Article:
Gem Diamonds said sales from its high-value Letšeng mine fell 22 percent last year as the company extracted fewer large rough diamonds than expected.
Sales from the deposit in Lesotho slid to $184.6 million in 2016, the miner reported. By volume, sales rose 6 percent to 108,945 carats, with the average price slumping 26 percent to $1,695 per carat.
Production at Letšeng of rough diamonds weighing 100 carats or more has crept up every year from three stones in 2012 to a peak of 11 in 2015, before falling to four last year. The decline in 2016 was because of normal variation in the mine’s output which the company also experienced in 2012, Gem Diamonds explained following a review.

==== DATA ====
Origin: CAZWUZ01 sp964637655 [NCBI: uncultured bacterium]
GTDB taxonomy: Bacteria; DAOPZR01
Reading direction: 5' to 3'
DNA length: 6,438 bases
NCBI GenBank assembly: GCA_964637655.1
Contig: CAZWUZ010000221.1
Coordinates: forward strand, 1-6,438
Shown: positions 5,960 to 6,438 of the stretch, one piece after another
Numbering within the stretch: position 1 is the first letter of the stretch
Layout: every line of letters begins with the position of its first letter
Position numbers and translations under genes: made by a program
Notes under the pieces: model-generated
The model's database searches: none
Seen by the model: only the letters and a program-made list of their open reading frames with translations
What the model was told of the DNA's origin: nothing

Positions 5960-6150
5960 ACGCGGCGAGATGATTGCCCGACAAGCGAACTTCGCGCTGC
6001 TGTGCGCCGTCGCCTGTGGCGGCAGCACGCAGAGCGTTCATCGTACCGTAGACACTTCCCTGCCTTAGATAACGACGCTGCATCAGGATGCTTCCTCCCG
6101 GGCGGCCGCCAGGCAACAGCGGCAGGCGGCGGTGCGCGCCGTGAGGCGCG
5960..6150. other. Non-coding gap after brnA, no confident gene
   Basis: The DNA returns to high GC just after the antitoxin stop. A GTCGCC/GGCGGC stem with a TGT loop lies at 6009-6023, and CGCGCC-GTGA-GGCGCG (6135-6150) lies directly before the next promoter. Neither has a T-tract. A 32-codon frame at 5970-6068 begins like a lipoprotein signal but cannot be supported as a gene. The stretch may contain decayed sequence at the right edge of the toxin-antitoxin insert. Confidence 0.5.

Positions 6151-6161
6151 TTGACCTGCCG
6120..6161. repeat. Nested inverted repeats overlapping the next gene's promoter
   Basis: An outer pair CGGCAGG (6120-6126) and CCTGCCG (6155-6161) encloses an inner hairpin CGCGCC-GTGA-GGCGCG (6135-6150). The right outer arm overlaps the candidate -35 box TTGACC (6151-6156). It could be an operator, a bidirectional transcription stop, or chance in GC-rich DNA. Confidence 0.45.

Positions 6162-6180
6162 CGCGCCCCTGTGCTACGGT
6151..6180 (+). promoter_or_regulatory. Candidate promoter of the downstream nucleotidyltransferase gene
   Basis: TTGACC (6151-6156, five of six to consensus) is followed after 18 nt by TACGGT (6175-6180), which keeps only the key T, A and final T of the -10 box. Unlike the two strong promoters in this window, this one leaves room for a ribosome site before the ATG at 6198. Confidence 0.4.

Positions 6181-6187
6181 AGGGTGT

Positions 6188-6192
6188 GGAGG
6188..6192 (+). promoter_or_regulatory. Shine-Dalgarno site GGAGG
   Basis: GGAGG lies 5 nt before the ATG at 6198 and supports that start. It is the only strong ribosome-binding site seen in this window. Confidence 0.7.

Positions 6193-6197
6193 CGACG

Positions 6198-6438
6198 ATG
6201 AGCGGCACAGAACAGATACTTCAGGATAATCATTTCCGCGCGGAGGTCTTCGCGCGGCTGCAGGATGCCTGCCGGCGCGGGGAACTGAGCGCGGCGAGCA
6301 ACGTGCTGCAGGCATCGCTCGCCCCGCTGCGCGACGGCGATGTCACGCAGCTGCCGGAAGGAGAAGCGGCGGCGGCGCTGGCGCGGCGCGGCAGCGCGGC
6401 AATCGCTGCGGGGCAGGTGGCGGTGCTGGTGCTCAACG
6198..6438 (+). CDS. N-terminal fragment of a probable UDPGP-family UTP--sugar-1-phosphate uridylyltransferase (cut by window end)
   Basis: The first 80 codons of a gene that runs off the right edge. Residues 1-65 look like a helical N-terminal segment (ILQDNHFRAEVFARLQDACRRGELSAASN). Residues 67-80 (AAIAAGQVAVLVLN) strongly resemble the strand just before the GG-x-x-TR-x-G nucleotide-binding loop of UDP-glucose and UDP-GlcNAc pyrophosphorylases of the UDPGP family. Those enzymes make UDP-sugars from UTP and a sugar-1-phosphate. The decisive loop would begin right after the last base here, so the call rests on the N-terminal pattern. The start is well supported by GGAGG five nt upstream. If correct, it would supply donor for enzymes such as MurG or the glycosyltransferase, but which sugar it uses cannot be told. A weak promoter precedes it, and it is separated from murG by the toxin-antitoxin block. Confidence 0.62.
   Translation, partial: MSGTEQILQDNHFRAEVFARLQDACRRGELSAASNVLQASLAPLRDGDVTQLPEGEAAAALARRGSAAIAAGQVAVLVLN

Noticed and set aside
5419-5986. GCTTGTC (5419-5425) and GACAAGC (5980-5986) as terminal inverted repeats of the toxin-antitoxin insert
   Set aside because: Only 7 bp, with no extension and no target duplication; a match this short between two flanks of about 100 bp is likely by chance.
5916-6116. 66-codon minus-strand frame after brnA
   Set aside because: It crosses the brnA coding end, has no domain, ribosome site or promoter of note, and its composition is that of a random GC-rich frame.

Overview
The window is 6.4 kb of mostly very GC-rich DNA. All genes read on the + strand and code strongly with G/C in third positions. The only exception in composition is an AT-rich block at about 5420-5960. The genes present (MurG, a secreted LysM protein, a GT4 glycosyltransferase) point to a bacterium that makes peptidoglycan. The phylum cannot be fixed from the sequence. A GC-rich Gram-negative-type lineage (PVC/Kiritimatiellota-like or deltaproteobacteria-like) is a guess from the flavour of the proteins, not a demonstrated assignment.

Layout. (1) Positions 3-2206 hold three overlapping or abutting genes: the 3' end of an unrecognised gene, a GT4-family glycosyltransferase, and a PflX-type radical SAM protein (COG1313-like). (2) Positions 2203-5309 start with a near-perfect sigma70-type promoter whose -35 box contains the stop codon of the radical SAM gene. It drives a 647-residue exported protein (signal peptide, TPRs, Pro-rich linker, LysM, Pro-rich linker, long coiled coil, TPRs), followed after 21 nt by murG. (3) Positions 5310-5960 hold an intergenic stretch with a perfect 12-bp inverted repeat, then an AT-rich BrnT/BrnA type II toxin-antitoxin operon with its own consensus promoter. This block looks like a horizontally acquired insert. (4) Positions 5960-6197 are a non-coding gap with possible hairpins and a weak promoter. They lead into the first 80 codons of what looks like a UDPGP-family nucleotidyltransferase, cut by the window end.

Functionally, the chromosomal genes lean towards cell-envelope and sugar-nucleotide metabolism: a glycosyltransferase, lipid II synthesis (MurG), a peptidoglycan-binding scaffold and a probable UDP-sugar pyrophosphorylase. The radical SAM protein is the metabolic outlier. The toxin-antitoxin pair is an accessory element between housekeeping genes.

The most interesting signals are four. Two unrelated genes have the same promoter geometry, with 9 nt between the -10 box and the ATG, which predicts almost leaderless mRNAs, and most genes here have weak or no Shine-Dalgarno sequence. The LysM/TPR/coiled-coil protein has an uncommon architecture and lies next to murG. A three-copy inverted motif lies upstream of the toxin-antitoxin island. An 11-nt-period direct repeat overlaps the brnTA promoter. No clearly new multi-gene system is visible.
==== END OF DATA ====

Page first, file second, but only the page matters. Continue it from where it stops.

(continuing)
“The market for large special diamonds for which Letšeng is renowned has remained firm to date, but the relative paucity of these diamonds recovered during 2016 has had an adverse impact upon the company’s revenues and cash flows during the year,” said Clifford Elphick, chief executive officer of Gem Diamonds.
“This is expected to revert to normal in the near future,” Gem Diamonds said. The company is considering investing in a plant dedicated to large diamonds as a way of reducing damage to these exceptional stones during the mining process and enabling more of them to reach the market, it added.
Production of rough diamonds of all sizes at the project amounted to 108,206 carats versus 108,579 a year earlier.
Meanwhile, production at the Ghaghoo mine in Botswana dived 55 percent to 40,976 carats. Gem Diamonds sold 16,989 carats of rough from the mine on tender in December for $2.4 million at an average price of $142 per carat. The project remains under review largely because of the weak prices achieved, the miner said.